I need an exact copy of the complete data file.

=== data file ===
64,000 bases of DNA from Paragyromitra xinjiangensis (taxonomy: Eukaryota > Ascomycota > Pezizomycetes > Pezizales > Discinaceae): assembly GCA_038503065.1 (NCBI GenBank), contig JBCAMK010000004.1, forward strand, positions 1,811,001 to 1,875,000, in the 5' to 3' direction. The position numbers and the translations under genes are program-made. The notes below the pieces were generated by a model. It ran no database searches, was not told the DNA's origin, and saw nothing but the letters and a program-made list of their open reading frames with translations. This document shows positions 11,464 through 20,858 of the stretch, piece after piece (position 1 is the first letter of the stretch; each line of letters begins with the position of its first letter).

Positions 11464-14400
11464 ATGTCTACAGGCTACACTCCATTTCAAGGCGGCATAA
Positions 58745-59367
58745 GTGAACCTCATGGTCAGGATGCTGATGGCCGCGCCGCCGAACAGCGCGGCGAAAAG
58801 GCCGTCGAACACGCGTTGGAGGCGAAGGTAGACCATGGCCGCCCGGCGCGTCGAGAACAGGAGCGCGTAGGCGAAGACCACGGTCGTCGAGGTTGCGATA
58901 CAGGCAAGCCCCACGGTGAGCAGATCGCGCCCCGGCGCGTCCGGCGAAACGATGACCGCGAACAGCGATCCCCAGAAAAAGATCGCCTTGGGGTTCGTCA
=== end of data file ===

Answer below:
64,000 bases of DNA from Paragyromitra xinjiangensis (taxonomy: Eukaryota > Ascomycota > Pezizomycetes > Pezizales > Discinaceae): assembly GCA_038503065.1 (NCBI GenBank), contig JBCAMK010000004.1, forward strand, positions 1,811,001 to 1,875,000, in the 5' to 3' direction. The position numbers and the translations under genes are program-made. The notes below the pieces were generated by a model. It ran no database searches, was not told the DNA's origin, and saw nothing but the letters and a program-made list of their open reading frames with translations. This document shows positions 11,464 through 20,858 of the stretch, piece after piece (position 1 is the first letter of the stretch; each line of letters begins with the position of its first letter).

Positions 11464-14400
11464 ATGTCTACAGGCTACACTCCATTTCAAGGCGGCATAA
Positions 58745-59367
58745 GTGAACCTCATGGTCAGGATGCTGATGGCCGCGCCGCCGAACAGCGCGGCGAAAAG
58801 GCCGTCGAACACGCGTTGGAGGCGAAGGTAGACCATGGCCGCCCGGCGCGTCGAGAACAGGAGCGCGTAGGCGAAGACCACGGTCGTCGAGGTTGCGATA
58901 CAGGCAAGCCCCACGGTGAGCAGATCGCGCCCCGGCGCGTCCGGCGAAACGATGACCGCGAACAGCGATCCCCAGAAAAAGATCGCCTTGGGGTTCGTCA